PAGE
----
UBC Theses and Dissertations
Modification of phenytoin crystals : influence of 3-propanoyloxymenthyl-5,5-diphenylhydantoin on solution-phase crystallization and related crystal properties Gordon, John David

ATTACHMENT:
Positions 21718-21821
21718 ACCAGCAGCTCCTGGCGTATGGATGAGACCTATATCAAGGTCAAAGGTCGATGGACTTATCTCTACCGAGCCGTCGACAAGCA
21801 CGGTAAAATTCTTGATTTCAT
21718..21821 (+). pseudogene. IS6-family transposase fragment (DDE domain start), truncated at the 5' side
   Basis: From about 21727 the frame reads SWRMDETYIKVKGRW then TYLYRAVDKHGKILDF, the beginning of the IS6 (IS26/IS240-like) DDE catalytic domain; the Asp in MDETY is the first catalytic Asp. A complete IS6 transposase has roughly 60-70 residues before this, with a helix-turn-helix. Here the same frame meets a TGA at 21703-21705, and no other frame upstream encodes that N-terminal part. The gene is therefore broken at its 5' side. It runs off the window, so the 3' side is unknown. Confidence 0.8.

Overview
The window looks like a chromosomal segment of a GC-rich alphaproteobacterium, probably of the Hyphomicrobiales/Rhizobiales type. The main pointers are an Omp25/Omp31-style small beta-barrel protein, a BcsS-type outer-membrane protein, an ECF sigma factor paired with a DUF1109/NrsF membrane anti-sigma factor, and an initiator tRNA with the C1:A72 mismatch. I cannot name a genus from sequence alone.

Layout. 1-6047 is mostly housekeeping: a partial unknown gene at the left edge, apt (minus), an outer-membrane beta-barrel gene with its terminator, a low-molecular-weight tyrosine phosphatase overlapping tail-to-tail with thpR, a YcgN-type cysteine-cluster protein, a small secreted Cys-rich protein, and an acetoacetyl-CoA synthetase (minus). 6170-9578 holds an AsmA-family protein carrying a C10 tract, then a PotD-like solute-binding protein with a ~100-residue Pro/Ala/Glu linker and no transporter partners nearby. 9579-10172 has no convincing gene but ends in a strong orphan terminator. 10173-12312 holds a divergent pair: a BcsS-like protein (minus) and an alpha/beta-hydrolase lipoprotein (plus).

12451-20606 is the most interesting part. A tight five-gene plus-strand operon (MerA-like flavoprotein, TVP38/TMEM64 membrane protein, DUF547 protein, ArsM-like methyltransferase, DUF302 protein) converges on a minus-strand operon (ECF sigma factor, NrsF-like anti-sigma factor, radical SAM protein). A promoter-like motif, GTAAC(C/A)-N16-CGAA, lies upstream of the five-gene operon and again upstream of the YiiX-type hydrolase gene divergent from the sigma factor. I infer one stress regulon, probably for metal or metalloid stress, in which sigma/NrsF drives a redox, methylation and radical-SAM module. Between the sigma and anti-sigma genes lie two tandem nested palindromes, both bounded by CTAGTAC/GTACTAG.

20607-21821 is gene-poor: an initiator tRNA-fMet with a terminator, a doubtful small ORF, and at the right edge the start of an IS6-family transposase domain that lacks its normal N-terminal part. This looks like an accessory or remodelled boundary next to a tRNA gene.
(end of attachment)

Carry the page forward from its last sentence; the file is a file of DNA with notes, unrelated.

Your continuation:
Recent studies in our laboratory have demonstrated that doping of phenytoin (5,5-diphenylhydantoin; DPH) crystals with traces of 3-acetoxymethyl-5,5-diphenylhydantoin, AMDPH, during growth from methanol consistently modifies their physical properties e.g., habit, energy, surface area, dissolution rate (Chow and Hsia, 1991). AMDPH is a suggested ester prodrug of DPH (Varia et al., 1984). In addition to being structurally akin to DPH, AMDPH is not appreciably greater in molecular size than DPH, which makes possible, from the thermodynamic standpoint, the incorporation of AMDPH into the crystal lattice of DPH. To investigate how the molecular sizes of the ester homologues of DPH influence their incorporation into DPH crystals and the resulting crystal properties, studies similar to those described above have been applied to another additive higher in the ester homologous series, viz. 3-propanoyloxymethyl-5,5-diphenylhydantoin (PMDPH) (Gordon and Chow, 1991). PMDPH , also cited as a prodrug candidate of DPH, differs from AMDPH in possessing an additional methylene group in its ester side chain (Varia et al., 1984). The effects of recrystallizing DPH from methanol under defined conditions in the presence of various concentrations of PMDPH were investigated. An increase in the concentrations of PMDPH (from 0.5 to 11 gL⁻¹) in the crystallization solutions at 30 °C brought about a linear increase in PMDPH sorption (0.03-0.57 mole %) by the DPH crystals, a morphological change of the crystal from needles to elongated plates, a drop in crystallization yield, a decrease in particle size and an increase in specific surface area of the crystals. Vigorous multiple washing of the doped crystals with methanol/water (5:95) detached ~ 70 ± 2 %w/w of PMDPH and a negligible amount of DPH (1.0 ± 0.1 %w/w), indicating that the additive was predominantly adsorbed on the crystal surface. While powder X-ray diffraction studies on the doped and pure crystals presented no significant differences in both their diffraction patterns and lattice spacings, the enthalpy of fusion, ΔHf, and entropy of fusion, ΔSf, of the crystals, as determined by differential scanning calorimetry, were lowered with increasing sorption of PMDPH (by as much as 8 % at 0.57 mole % of PMDPH), indicating that the sorption of PMDPH raised both the enthalpy and entropy of the crystals. The disruption index of PMDPH, as estimated from the negative slope of the linear regression of ΔSf on the ideal entropy of mixing, ΔSideal, was 19 ± 2, implying an introduction of considerable disorder and disruption (about 19 times that expected from pure random mixing alone) in the crystal lattice of DPH by the presence of PMDPH. Determination of the dissolution rate of the various samples at 25 ° and 37 °C afforded an upward trend in initial dissolution rate (IR) as a function of the PMDPH sorption, with the largest increase at 0.36 mole % of PMDPH (-3.3 times those of the pure, undoped crystals). The intrinsic dissolution rate, IDR (i.e., IR divided by initial surface area), of the crystals at both temperatures also displayed a rise, but peaked at 0.16 mole % of sorbed PMDPH (corresponding to ~1.7 fold increase). The observed increases in IDR are probably mediated through increases in the concentration of crystal defects arising from the sorption of PMDPH, and to a much lesser extent, through changes in crystal habit.
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